Tom Davies examines the financial crises at Chester City and Southend United
It’s already been a season of high-profile financial crises and ownership murkiness, as recent developments at Portsmouth, Notts County and Leeds demonstrate. It’s no brighter further down the scale either. Chester City continue to dangle tortuously over the precipice, a threat of expulsion from the Conference delayed until November 16.
The club’s problems seem insurmountable – money is owed to other clubs (notably gate money to Wrexham and loan player payment to Vauxhall Motors) and the tax authorities. They began the season with minus 25 points following their relegation after a company voluntary arrangement (CVA) was opposed by Her Majesty’s Revenue and Customs in the summer. This itself was a controversially lenient punishment given that failure to have a CVA in place would normally have meant immediate expulsion, but it has nonetheless rendered Chester’s campaign on the pitch pretty much dead in the water. The departure of the manager Mick Wadsworth and reports of dressing-room discontent have scarcely been surprising in the circumstances.
At the root of it all is the club’s unshiftable owner Stephen Vaughan, unwilling to relinquish control and seemingly unable to meet all the debts, which appear to be huge, though their precise details remain opaque. Figures released by managing director Bob Gray earlier this season claimed that the club were projecting a loss of £600,000 for this season alone, as well as expenditure on player wages that was 50 per cent over their turnover.
The accuracy of these figures and where this money might be coming from has been questioned, given the club’s financial predicament and the withholding of their £225,000 parachute payment, not to mention dwindling gates, but it all points to an unmanageable mess. Vaughan has put the club up for sale before, but some of the possible suitors have hardly instilled confidence, prime among them being John Batchelor (see WSC 264), infamous for his role in past crises at York City and for floating gimmicky “rebranding” ideas. But Vaughan is clinging on. Meanwhile hope of an FA Cup windfall evaporated when Chester were knocked out of the fourth qualifying round by Barrow, where coincidentally Vaughan was chairman in the 1990s and in whose charge they nearly went under.
It is increasingly likely that Chester fans will have no option but to rip it up and start again. Disunity among supporters has been healed to an extent with the recent launch of City Fans United, an amalgamation of the supporters trust and the independent supporters association who are looking to build up funds and explore alternative ways forward. “No one’s going to pay the current club any money and if the owner is not prepared to sell I cannot see any other option,” says CFU spokesman Tom Jones on the possibility of beginning anew. “At our launch meeting no one spoke against starting from scratch again, which would have been unimaginable two years ago. Because I cannot understand what positive moves there are to take Chester City Football Club into its 125th year.”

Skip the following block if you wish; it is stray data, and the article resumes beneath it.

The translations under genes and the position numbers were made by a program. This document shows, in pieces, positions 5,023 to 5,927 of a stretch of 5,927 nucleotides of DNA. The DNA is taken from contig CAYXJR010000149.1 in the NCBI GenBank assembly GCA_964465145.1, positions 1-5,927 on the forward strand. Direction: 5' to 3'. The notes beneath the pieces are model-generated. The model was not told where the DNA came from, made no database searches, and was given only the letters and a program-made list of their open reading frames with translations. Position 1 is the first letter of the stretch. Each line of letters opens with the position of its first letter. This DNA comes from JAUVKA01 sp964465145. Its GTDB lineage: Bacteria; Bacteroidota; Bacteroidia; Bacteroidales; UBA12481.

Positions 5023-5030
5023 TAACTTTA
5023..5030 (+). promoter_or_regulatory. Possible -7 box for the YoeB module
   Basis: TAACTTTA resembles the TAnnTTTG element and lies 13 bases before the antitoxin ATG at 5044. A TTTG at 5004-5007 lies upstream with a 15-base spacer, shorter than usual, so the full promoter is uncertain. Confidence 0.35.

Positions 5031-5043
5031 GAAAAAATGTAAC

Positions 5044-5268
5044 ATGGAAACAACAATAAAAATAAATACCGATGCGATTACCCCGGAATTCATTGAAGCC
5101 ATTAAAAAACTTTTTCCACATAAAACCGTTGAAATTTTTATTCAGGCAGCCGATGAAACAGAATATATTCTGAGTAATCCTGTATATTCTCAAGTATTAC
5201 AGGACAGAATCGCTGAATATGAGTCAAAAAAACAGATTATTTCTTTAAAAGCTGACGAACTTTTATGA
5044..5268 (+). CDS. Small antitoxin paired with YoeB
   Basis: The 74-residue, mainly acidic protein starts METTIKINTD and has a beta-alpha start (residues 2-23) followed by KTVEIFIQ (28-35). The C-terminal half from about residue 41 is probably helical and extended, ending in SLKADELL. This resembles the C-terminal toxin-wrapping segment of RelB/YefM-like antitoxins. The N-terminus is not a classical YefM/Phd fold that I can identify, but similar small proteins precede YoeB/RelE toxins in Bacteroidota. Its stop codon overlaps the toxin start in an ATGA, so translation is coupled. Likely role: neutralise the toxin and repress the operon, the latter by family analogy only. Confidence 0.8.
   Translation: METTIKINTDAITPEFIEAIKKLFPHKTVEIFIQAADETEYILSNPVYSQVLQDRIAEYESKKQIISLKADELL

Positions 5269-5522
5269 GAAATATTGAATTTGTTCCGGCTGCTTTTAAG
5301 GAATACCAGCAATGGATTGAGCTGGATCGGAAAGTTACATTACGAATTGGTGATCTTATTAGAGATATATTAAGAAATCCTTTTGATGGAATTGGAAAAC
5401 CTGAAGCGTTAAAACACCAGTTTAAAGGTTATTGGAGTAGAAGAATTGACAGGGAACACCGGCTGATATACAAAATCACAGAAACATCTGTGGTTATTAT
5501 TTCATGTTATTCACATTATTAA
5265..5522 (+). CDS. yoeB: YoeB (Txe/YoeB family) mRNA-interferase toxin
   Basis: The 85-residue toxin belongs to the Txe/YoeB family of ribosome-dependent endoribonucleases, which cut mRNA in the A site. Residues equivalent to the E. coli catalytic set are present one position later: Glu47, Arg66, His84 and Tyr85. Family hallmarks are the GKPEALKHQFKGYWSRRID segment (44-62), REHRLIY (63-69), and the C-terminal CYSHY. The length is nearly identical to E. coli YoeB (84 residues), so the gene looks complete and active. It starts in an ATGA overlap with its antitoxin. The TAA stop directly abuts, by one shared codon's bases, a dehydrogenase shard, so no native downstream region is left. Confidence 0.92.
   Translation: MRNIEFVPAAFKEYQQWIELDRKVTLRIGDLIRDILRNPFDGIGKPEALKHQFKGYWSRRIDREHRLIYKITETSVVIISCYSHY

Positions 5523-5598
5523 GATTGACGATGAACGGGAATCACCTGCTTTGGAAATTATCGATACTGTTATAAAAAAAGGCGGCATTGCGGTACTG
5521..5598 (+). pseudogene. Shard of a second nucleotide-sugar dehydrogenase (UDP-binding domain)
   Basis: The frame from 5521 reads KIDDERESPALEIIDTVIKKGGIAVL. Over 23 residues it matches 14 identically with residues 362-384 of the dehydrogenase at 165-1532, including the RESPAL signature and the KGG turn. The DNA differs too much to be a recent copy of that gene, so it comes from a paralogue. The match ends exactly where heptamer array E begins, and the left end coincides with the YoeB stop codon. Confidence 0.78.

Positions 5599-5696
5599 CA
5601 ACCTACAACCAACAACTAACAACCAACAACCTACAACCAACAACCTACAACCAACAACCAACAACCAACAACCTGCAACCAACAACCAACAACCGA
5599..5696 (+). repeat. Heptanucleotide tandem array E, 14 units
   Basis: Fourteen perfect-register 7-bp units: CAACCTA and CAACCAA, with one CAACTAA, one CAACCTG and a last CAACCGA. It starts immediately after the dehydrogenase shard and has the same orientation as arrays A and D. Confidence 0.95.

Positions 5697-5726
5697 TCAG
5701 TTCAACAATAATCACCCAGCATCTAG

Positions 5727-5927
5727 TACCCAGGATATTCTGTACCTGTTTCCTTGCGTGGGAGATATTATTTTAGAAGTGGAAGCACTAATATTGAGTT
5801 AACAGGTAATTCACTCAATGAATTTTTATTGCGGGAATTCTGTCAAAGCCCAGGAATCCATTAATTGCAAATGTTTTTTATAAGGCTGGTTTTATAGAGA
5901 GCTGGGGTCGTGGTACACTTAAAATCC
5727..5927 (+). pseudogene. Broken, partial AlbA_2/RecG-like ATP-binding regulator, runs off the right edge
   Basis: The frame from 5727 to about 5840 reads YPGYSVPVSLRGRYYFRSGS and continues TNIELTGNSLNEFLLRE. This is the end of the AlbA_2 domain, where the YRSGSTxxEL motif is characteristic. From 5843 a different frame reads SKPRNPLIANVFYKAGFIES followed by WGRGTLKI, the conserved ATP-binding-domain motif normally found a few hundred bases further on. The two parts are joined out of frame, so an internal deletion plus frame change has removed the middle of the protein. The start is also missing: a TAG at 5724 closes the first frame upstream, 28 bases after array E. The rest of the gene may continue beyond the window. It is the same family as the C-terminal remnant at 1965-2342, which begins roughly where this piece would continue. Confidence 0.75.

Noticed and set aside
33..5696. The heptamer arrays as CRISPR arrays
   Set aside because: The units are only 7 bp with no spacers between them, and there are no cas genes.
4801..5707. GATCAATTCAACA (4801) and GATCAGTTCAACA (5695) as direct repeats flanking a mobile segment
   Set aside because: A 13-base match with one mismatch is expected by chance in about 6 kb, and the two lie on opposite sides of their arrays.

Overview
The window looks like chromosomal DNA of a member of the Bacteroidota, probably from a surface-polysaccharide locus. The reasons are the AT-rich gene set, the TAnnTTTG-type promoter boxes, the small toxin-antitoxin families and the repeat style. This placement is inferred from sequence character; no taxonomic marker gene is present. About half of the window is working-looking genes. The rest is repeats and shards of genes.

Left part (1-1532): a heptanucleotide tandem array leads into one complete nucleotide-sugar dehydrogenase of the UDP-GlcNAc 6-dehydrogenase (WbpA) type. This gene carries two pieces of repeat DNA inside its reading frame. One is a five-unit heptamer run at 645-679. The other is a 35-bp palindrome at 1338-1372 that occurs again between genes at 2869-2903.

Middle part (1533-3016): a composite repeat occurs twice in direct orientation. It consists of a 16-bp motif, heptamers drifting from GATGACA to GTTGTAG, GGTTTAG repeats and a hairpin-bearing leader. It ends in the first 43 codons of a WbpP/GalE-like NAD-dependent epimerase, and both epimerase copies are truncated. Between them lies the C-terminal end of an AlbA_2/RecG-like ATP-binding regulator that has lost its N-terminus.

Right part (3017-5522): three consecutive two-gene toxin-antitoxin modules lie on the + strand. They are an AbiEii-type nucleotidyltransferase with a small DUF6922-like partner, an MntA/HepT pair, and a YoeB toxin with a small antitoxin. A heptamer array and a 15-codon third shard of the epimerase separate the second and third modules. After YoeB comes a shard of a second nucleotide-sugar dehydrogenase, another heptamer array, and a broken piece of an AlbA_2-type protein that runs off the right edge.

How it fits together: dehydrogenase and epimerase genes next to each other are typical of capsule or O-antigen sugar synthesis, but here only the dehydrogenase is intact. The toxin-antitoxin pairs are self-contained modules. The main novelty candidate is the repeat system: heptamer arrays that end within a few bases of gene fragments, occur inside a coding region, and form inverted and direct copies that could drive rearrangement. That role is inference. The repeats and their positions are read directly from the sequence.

Southend United were teetering on the brink of administration at the time of going to press with debts to HMRC of around £700,000, resulting in the imposition of a transfer embargo under new rules on unpaid tax debts. An unnamed consortium of ten Southend-supporting businessmen revealed an intention to buy the club on November 2, two days before the deadline, but a ten-point deduction still looks highly possible.
The League One club’s existing chairman, Ron Martin, has cited the credit crunch and recession as the root cause of the crisis (and a cynic might quip that the global financial crisis has replaced the collapse of ITV Digital as the club chairman’s one-size-fits-all explanation for meltdown). A shortage of outside financial support has stymied Southend’s expansive plans for a new stadium at Fossetts Farm, upon which Martin has staked much, though the costs associated with Southend’s season in the Championship three years ago are also rebounding on them.
Not only are Southend struggling for funds for the new stadium, the other end of the project has also run into trouble. The sale of Roots Hall is partly dependent on Sainsbury’s, the prospective developer of the site, agreeing a deal to purchase land from the neighbouring Prospects College, which owns part of the car park at the ground and is yet to agree a sale. That Southend only rent Roots Hall also limits the club’s asset base.
The new ground plans will probably have to go on the backburner for now anyway, as the club focus on the more immediate task of tackling their sizeable debts, and the spectre of administration. Martin continues to make optimistic noises about Southend’s willingness and ability to meet their financial obligations, though fans have become less confident. “He said there wasn’t a problem and was managing our funds and he’s let us down on that,” said Rob Craven of the Shrimpers Trust. Another asterisk in the League One table points column looms.
From WSC 274 December 2009